For the first time in its history, Japan’s ¥113.6 trillion ($1.4 trillion) Government Pension Investment Fund is managing the majority of its assets via internal teams.
This reflects both a decision to in-source more management of its passively managed domestic bond portfolio, as well as to shorten the duration of its holdings, because the Japanese pension fund manages more short-term positions by itself.
The GPIF is Asia’s third-largest institutional investor, following the People’s Bank of China and Japan Post, according to AsianInvestor magazine, and the largest pension fund in the world.
According to GPIF data compiled and analysed by the Japan Pensions Industry Database, in-house managed assets have soared 72.8% year-on-year to ¥21.9 trillion by the end of March 2012. Full analysis can be viewed at the database’s website, ijapicap.com.
(These figures exclude assets managed for a separate bucket called the Fiscal Investment and Loan Program, which is gradually being phased out as this debt matures. Including the FILP, the GPIF manages ¥35.4 trillion in-house).
Of the 26 external fund managers handling GPIF mandates, 17 recorded modest increases in the market value of those portfolios, year-on-year to end-March. The stand-outs are Daiwa SB Investments, whose portfolio value increased 36.4% to ¥116.9 billion; and Invesco, up 10.7% to ¥266.6 billion.
Those fund houses that recorded the steepest declines in market value of GPIF-mandated portfolios are: Fidelity International, down -60.7% to ¥102.5 billion; Resona Bank, -17.9% to ¥8.1 trillion; Sumitomo Mitsui Trust Bank, -14.0% to ¥21.9 trillion; and Mitsubishi UFJ Trust & Banking, -13.2% to ¥10.2 trillion.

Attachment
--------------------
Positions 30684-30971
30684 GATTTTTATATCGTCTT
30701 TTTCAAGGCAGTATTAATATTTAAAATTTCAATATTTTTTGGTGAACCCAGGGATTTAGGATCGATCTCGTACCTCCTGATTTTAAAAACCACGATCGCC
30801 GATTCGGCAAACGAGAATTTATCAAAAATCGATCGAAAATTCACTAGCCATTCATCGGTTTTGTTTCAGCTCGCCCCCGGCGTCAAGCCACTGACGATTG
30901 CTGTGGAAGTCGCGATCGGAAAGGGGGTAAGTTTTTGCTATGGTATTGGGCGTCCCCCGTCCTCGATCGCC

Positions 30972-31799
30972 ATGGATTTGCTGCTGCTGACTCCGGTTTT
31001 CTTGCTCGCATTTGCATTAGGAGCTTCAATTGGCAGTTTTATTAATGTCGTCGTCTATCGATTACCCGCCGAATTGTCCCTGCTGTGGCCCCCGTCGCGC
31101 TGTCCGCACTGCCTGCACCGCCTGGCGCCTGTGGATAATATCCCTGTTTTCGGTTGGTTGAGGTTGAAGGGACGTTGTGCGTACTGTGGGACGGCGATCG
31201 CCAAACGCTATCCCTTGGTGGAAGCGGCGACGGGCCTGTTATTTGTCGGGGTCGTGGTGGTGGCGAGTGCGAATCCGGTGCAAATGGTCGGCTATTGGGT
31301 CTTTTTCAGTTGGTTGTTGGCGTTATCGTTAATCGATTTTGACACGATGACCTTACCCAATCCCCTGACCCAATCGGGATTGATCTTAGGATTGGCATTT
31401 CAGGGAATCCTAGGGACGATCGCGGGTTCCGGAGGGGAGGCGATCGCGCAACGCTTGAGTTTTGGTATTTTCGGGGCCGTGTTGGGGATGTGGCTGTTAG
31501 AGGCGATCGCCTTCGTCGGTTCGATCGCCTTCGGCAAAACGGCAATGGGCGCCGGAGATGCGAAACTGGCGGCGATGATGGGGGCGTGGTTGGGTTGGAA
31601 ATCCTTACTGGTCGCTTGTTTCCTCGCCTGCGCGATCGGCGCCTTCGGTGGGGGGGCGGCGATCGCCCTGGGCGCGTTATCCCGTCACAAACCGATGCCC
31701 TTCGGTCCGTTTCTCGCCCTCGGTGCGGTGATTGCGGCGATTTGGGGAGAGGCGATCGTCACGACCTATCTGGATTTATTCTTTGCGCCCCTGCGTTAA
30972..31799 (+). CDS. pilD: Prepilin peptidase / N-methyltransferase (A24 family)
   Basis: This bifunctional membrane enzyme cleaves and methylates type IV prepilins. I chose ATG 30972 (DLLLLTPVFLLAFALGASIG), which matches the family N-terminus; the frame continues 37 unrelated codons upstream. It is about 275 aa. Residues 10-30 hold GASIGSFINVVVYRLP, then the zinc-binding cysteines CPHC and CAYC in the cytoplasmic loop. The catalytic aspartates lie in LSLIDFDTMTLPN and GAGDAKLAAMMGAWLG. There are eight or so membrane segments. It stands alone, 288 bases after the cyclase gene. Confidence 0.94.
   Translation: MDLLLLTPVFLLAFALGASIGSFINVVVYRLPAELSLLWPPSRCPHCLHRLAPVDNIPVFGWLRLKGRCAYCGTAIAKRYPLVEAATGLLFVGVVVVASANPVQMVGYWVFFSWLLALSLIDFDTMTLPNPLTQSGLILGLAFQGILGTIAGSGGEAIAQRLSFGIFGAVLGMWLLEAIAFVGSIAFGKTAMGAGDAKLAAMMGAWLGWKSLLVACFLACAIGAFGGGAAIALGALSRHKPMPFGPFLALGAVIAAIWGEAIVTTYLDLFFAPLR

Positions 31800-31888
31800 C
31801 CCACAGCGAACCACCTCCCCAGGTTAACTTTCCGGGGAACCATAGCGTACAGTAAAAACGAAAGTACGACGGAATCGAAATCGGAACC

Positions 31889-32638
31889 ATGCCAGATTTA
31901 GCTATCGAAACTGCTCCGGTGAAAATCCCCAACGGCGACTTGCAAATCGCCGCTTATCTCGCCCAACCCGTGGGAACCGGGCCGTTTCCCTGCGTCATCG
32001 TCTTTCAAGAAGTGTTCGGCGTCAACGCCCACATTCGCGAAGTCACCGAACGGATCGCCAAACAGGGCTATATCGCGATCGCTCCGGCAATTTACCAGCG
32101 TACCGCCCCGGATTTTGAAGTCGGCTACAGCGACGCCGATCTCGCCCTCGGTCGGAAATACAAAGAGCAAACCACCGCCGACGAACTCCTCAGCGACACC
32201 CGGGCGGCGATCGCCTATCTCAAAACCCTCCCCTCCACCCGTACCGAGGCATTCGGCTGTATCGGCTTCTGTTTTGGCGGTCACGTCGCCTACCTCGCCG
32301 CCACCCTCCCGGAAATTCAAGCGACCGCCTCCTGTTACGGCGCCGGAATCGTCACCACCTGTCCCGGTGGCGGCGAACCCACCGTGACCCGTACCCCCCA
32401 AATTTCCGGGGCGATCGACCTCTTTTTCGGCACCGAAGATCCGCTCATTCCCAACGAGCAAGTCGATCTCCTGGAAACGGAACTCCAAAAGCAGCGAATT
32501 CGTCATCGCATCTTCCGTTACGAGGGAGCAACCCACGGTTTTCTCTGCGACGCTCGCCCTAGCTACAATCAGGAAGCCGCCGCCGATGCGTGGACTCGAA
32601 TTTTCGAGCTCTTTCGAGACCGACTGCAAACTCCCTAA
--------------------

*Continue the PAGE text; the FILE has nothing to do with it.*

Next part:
SMTB, thanks to its acquisition of Chuo Mitsui Trust & Banking, is now the second largest manager of GPIF money, after the GPIF’s own team. Third is BlackRock, with ¥11.0 trillion (down -3.6% YoY).
The Japan Pension Industry Database has also broken down the biggest managers of GPIF money by asset class, noting the change in market value over the past fiscal year.
The biggest change is in domestic passive fixed income, where the in-house team’s AUM grew 77.9% to ¥17.4 trillion, even as total exposure to passive Japanese bonds declined slightly, by -1.8% to ¥47.7 trillion. The losers in this business were SMTB (-21% to ¥12.9 trillion) and BlackRock (-8.8% to ¥5.7 trillion).
The other asset class where portfolio market value has shrunk is international active equities, down -18.3% to ¥1.5 trillion. However, the biggest managers in this field enjoyed modest gains in the value of their GPIF mandates, including Amundi (up 3.0% to ¥258 billion) and BlackRock (up 3.6% to ¥214.9 billion).
The biggest gains went to SMTB’s domestic passive equities portfolios, which gained 10.7% to ¥3.2 trillion; this asset class also saw 7.0% gains by Mitsubishi UFJ T&B to ¥1.9 trillion, and by Mizuho Trust & Banking, up 3.8% to ¥1.7 trillion.
The GPIF’s leading international active and passive bond managers also did well. In the active space, BlackRock, Pimco and Goldman Sachs Asset Management saw the value of their mandated portfolios rise by 4.4% to 4.8%. In the passive area, SMTB, State Street Global Advisors and Northern Trust all posted gains.